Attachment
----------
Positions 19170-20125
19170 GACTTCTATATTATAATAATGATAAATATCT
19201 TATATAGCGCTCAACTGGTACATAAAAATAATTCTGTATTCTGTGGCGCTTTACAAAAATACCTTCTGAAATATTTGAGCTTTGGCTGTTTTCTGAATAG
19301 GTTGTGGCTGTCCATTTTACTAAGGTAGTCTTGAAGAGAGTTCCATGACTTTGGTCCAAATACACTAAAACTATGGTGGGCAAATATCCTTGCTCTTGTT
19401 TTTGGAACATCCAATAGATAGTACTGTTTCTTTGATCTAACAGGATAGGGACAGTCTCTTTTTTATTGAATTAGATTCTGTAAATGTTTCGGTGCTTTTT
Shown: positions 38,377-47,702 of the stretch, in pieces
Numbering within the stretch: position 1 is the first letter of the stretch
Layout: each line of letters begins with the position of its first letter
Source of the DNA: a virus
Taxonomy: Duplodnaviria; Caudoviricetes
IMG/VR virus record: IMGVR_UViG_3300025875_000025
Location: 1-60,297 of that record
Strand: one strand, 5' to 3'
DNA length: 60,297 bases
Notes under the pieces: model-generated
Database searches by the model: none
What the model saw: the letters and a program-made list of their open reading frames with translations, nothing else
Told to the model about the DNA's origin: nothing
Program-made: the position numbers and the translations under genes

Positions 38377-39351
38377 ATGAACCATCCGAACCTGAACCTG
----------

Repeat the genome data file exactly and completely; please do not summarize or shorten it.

Positions 19170-20125
19170 GACTTCTATATTATAATAATGATAAATATCT
19201 TATATAGCGCTCAACTGGTACATAAAAATAATTCTGTATTCTGTGGCGCTTTACAAAAATACCTTCTGAAATATTTGAGCTTTGGCTGTTTTCTGAATAG
19301 GTTGTGGCTGTCCATTTTACTAAGGTAGTCTTGAAGAGAGTTCCATGACTTTGGTCCAAATACACTAAAACTATGGTGGGCAAATATCCTTGCTCTTGTT
19401 TTTGGAACATCCAATAGATAGTACTGTTTCTTTGATCTAACAGGATAGGGACAGTCTCTTTTTTATTGAATTAGATTCTGTAAATGTTTCGGTGCTTTTT
Shown: positions 38,377-47,702 of the stretch, in pieces
Numbering within the stretch: position 1 is the first letter of the stretch
Layout: each line of letters begins with the position of its first letter
Source of the DNA: a virus
Taxonomy: Duplodnaviria; Caudoviricetes
IMG/VR virus record: IMGVR_UViG_3300025875_000025
Location: 1-60,297 of that record
Strand: one strand, 5' to 3'
DNA length: 60,297 bases
Notes under the pieces: model-generated
Database searches by the model: none
What the model saw: the letters and a program-made list of their open reading frames with translations, nothing else
Told to the model about the DNA's origin: nothing
Program-made: the position numbers and the translations under genes

Positions 38377-39351
38377 ATGAACCATCCGAACCTGAACCTG